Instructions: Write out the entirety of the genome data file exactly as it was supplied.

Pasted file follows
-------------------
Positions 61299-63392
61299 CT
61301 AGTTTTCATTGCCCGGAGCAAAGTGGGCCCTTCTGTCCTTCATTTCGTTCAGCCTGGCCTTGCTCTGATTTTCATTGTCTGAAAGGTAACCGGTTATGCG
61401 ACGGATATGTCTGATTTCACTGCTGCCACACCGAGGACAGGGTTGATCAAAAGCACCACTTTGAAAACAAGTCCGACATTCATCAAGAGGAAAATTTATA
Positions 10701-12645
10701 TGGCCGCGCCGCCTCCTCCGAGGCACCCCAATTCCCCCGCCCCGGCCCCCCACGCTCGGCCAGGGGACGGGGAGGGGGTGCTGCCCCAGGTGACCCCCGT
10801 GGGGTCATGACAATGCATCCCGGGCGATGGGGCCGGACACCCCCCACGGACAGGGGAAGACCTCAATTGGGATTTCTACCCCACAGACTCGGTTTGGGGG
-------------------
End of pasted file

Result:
Positions 61299-63392
61299 CT
61301 AGTTTTCATTGCCCGGAGCAAAGTGGGCCCTTCTGTCCTTCATTTCGTTCAGCCTGGCCTTGCTCTGATTTTCATTGTCTGAAAGGTAACCGGTTATGCG
61401 ACGGATATGTCTGATTTCACTGCTGCCACACCGAGGACAGGGTTGATCAAAAGCACCACTTTGAAAACAAGTCCGACATTCATCAAGAGGAAAATTTATA
Positions 10701-12645
10701 TGGCCGCGCCGCCTCCTCCGAGGCACCCCAATTCCCCCGCCCCGGCCCCCCACGCTCGGCCAGGGGACGGGGAGGGGGTGCTGCCCCAGGTGACCCCCGT
10801 GGGGTCATGACAATGCATCCCGGGCGATGGGGCCGGACACCCCCCACGGACAGGGGAAGACCTCAATTGGGATTTCTACCCCACAGACTCGGTTTGGGGG